This is a repost of a past article, updated
Under the circumstances, with so many schools closing and more and more people staying home to help mitigate the risks of spreading the coronavirus, a very timely awareness week is underway. March 15-21 is National Poison Prevention Week (NPPW). So, while you’re working to set up a new at-home schedule and weathering the current storm under social quarantine, be careful to consider a few other important concerns to make sure your time at home is as pleasant as possible.
You might be tempted to look past this week of awareness believing that you already have the knowledge about what items you should never ingest and consider yourself wise enough not to consume them in the first place. But if you have children, you have family members who are easily distracted by various products that you don’t think twice about. While you’re looking for your keys, your child may innocently ingest garden chemicals, cleaning products, or prescription drugs, and quickly find himself or herself in the emergency room with accidental poisoning. In fact, almost 7% of all kids under 4 will experience poison exposure, and close to half of all poison exposure situations involves kids under 6.
Tips for Medicine
Many parents and grandparents leave medicine bottles out on the counter or on a bedside table without considering how dangerous this can be. Curious children explore things that are within their grasp. Often medications can be brightly colored and young children may think they are sampling a new candy. If you have children, or plan to have your grandchildren over for a visit, make sure that all medications are put away and kept out of reach. 86% of ER visits for children are a result of medicinal poisoning from medications found in the home. This includes over-the-counter medications, prescriptions, vitamins, and supplements. You may even consider storing other items such as diaper cream, hand sanitizer, or eye drops out of sight from little ones. If your child requires medication and you need to leave him or her with another caregiver, be sure to leave specific instructions and always use the dosing device that comes with the medication. This will ensure your child receives the correct amount of medication.
Tips for Household Products
As your desire for spring cleaning approaches, so should your desire to keep these potentially dangerous products away from curious children. Make sure that cleaning products stay in their original containers and in cabinets that are locked or too high for children to reach. Store chemicals and cleaning products away from food and do not put them in containers that are also used for food like cups and bowls. These products can also be harmful to unassuming adults, so read the labels and warnings before you use the product. In many cases, you’ll want to open a window or turn on a fan while using the chemicals and cleaners. Never sniff the product directly and certainly don’t attempt to consume it. Even in small doses, these chemicals can be life-threatening to both humans and pets. In some cases, the chemicals may even cause the skin to burn. Wear gloves and be cautious when using drain openers, toilet bowl cleaners, oven cleaner, and rust remover. Products that are made from petroleum like lamp oil, lighter fluid, kerosene, gasoline baby oil, furniture polish, and paint thinner can easily cause breathing problems if swallowed. The liquid gets inside and coats the lungs, preventing oxygen from entering the bloodstream. Take every precaution necessary to keep your pets, children, or grandchildren safe.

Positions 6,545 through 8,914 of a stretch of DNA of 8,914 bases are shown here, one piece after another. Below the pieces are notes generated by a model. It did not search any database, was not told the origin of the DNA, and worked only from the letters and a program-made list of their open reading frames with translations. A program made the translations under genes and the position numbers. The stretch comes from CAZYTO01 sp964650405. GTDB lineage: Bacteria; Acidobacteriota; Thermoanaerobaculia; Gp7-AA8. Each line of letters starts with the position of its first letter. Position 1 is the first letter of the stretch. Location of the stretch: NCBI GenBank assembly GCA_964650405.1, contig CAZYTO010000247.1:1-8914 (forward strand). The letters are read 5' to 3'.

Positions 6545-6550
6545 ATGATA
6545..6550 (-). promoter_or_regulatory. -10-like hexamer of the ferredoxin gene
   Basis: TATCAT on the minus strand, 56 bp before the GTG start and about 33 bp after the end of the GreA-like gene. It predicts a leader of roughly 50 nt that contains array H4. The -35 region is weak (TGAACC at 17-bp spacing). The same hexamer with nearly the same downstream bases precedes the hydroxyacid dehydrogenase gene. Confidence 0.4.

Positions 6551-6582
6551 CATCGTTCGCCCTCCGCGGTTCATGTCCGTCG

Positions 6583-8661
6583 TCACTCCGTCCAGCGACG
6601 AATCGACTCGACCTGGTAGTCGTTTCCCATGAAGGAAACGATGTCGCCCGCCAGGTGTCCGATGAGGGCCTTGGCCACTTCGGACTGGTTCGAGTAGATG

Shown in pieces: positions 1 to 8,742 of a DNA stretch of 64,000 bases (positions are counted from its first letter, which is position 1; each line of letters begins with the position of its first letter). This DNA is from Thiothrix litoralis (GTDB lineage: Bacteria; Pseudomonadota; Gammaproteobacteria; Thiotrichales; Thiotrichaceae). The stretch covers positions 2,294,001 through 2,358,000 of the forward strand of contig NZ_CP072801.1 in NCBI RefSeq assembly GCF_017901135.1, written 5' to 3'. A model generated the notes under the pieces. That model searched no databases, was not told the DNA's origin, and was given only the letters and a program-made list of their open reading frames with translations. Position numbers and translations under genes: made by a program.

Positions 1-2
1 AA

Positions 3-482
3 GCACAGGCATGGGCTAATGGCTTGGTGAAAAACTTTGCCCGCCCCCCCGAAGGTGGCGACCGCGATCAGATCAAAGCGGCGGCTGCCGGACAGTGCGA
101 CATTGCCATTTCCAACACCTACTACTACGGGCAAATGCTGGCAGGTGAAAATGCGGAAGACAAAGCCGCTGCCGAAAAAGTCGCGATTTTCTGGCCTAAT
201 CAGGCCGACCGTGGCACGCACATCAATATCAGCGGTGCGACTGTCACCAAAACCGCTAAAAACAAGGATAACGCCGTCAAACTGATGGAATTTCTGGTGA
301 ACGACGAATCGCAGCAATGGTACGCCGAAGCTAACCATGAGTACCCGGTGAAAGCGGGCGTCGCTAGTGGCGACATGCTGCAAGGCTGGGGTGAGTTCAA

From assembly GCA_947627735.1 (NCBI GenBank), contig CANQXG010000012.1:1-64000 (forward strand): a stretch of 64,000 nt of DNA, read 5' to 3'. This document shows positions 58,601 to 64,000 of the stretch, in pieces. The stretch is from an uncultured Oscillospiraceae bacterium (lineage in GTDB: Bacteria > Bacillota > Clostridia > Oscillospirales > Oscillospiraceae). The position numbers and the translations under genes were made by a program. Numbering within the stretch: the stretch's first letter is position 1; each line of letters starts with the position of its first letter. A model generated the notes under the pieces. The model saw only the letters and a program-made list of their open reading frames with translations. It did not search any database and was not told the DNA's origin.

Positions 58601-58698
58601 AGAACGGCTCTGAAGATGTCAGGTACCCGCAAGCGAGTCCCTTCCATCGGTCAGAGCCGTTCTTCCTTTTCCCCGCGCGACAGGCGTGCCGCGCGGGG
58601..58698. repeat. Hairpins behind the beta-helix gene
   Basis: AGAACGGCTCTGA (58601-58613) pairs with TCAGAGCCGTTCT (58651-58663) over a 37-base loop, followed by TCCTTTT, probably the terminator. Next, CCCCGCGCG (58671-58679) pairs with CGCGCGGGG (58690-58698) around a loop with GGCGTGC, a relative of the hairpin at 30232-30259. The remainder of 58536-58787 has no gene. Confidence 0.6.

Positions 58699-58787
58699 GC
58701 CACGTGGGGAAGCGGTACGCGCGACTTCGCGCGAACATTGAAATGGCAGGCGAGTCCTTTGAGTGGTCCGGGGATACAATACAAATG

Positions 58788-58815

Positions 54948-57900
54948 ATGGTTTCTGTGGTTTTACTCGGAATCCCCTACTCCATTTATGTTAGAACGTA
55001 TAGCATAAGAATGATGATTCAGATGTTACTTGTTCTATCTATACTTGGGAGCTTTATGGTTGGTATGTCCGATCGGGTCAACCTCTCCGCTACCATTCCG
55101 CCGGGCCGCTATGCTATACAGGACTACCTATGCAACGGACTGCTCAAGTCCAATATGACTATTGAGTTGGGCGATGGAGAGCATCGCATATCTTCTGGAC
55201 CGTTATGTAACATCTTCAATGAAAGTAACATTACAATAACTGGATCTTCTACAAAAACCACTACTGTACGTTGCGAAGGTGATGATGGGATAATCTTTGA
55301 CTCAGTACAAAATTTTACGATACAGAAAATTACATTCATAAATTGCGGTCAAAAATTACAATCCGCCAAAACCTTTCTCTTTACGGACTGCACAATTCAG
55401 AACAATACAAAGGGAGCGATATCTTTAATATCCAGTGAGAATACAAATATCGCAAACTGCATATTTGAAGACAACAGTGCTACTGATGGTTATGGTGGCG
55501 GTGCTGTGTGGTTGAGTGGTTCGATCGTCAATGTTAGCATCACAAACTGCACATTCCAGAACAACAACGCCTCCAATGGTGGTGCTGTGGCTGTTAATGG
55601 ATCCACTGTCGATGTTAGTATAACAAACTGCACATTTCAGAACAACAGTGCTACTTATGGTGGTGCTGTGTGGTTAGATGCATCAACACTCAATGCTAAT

Tips for Being Outdoors
If you plan to garden this spring, make sure that you are extremely careful when using pesticides. The chemicals in pesticides can be poisonous if inhaled or if there is contact with your skin. Cover yourself completely when dealing with pesticides by wearing long pants, long sleeves, gloves, and shoes. Be sure remove your clothing and wash your skin with soap and water after coming into contact with these products. Keep garden chemicals away from young children to avoid consumption. If insects pose a problem as the weather gets warmer, do not use too much DEET since this chemical is extremely harmful in large quantities. Read labels carefully. When applying insect repellent, avoid contact with your eyes and mouth, and be careful around the ears. Be able to identify and stay away from harmful plants such as poison ivy, poison oak, or poison sumac—especially if you, your child, or your grandchild is allergic.
As always, in the event of an emergency or if you have a question, you can always call Poison Help at 1-800-222-1222. If you have questions or concerns about your overall health at any life stage, contact The Woman’s Clinic today for an appointment.